An issue with most concealed carry prohibitions is to what extent the item must be visible. There is, unfortunately, very little guidance from the statute itself or the courts in North Carolina on this point. Whether pocket clip carry is exposure such that the knife will not be considered concealed is a question we are often asked, but which is dependent on the facts of each case and can only be answered by a North Carolina jury. A copy of the standard North Carolina jury instruction regarding concealed carry is available here – NC-r235.10 NC concealed jury instruction.
State-Owned Highway Rest Stops § 14-269.4 (5)
Across the country, rest stops along the Interstate highway network have been attractive locations where criminals can prey upon vulnerable travelers. The North Carolina legislature has wisely allowed people to protect themselves better and to discourage criminals by allowing possession of weapons, openly or concealed, at state-owned rest areas and rest stops along the highways. The allowance of concealed carry discourages those who might waylay by creating the uncertainty that random victims might be armed. It is somewhat the opposite of a gun-free zone /weapon-free zone where a criminal has little fear of armed opposition.
The Affirmative Defense
The existence of an affirmative defense, as provided in subpart (b1) of § 14-269, may explain the scarcity of appellate level reported cases in North Carolina on the interpretation of the “ordinary pocket knife,” or degrees of concealment as mentioned above. Successful use of the defense may have eliminated the need for appellate review where concealment is the only criminality. Sub-part (b1) provides a defense to one prosecuted under § 14-269, the concealed carry statute if:
(1) The weapon was not a firearm;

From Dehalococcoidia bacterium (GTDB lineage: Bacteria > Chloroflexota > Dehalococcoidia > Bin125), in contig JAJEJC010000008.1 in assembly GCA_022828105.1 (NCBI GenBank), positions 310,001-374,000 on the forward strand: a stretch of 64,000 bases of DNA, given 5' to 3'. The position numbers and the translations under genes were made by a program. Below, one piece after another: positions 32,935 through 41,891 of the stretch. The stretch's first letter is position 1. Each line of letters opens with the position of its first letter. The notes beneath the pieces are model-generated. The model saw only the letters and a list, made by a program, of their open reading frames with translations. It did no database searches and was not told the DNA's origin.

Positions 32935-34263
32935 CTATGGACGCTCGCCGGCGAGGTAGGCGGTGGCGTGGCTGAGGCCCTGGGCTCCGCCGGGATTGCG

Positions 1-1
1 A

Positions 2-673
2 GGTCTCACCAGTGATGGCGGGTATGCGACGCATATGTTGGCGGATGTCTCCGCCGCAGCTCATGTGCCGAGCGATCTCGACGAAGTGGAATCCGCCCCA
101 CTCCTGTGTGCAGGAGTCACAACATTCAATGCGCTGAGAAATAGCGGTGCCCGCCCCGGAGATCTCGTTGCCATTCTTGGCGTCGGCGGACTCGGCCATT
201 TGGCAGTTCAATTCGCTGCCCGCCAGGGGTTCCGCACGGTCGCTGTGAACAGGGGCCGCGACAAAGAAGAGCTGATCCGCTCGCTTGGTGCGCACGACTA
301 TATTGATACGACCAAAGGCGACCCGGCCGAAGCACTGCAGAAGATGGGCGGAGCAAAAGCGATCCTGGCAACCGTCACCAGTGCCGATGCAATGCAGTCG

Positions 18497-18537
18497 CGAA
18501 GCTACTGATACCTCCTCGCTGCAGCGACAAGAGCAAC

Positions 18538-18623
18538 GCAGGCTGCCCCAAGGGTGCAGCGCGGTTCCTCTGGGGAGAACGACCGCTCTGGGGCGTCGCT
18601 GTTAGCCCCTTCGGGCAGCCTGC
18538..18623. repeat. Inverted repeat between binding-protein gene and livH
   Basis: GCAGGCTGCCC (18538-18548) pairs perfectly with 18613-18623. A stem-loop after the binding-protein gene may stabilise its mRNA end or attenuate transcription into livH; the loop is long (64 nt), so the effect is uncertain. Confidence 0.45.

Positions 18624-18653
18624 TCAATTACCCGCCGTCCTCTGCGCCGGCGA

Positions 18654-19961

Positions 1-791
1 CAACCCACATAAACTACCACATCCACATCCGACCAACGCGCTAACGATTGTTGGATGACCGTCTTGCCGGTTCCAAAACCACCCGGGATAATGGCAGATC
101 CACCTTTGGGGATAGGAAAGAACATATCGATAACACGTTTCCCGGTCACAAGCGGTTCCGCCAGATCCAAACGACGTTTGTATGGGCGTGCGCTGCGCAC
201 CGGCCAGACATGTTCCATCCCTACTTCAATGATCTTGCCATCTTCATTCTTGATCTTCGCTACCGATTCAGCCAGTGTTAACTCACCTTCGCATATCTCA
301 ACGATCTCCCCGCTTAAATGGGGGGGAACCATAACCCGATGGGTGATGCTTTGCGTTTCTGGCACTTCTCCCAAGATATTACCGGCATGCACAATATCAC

(2) The defendant was engaged in, or on the way to or from, an activity in which he legitimately used the weapon;
(3) The defendant possessed the weapon for that legitimate use; and
(4) The defendant did not use or attempt to use the weapon for an illegal purpose.
The burden of proving this defense is on the defendant.
Items (1) through (4) are conjunctive, meaning all must be true, and the burden of proving each of them is upon the defendant. Subpart (b1) does not mean that one cannot be charged with a criminal violation if items (1) through (4) are true. It means that if one is charged and can prove at trial the truth of the requisite items, he has established a defense to the charge. That is why it is referred to as an affirmative defense.
Law Enforcement – Military
There are numerous exceptions to § 14-269 set forth at subpart (b):
(b) This prohibition shall not apply to the following persons:
(1) Officers and enlisted personnel of the Armed Forces of the United States when in discharge of their official duties as such and acting under orders requiring them to carry arms and weapons;
(2) Civil and law enforcement officers of the United States;
(3) Officers and soldiers of the militia and the National Guard when called into actual service;
(4) Officers of the State, or of any county, city, town, or company police agency charged with the execution of the laws of the State, when acting in the discharge of their official duties;
There are additional qualified or limited exceptions for state or local employees or officers of the judicial system, including law enforcement and corrections officers and off-duty law enforcement and probation officers at subpart (b) (5)-(9).
It is a Class 2 misdemeanor to violate the restriction § 14-269 in subpart (a) by carrying a concealed bowie knife, dirk, dagger, or razor. The maximum first violation punishment is a fine in an amount of up to $1,000 and up to 60 days jail time. Violations of the location/circumstance prohibitions are Class 1 misdemeanors punishable by a fine deemed appropriate by the judge and up to 120 days jail time for first-time offenders.
14-269.1 requires that the weapon be “confiscated and disposed of upon conviction under the concealed carry prohibition statute.” The presiding judge may select from among several options, none of which allow the return of the weapon to the defendant.
14-415.12 (a)(3) provides that upon a conviction, the individual becomes ineligible to apply for Concealed Carry Handgun Permit during a 3-year period beginning on the date of conviction. If the defendant holds a permit at the time of conviction, it may be revoked by the sheriff of the county that issued the permit.
Given the possible constitutional issues as well as the statutory affirmative defense as outlined above, we suggest that an individual charged under § 14-269 (a) seek legal assistance.
Updated January 8, 2022, by Daniel C. Lawson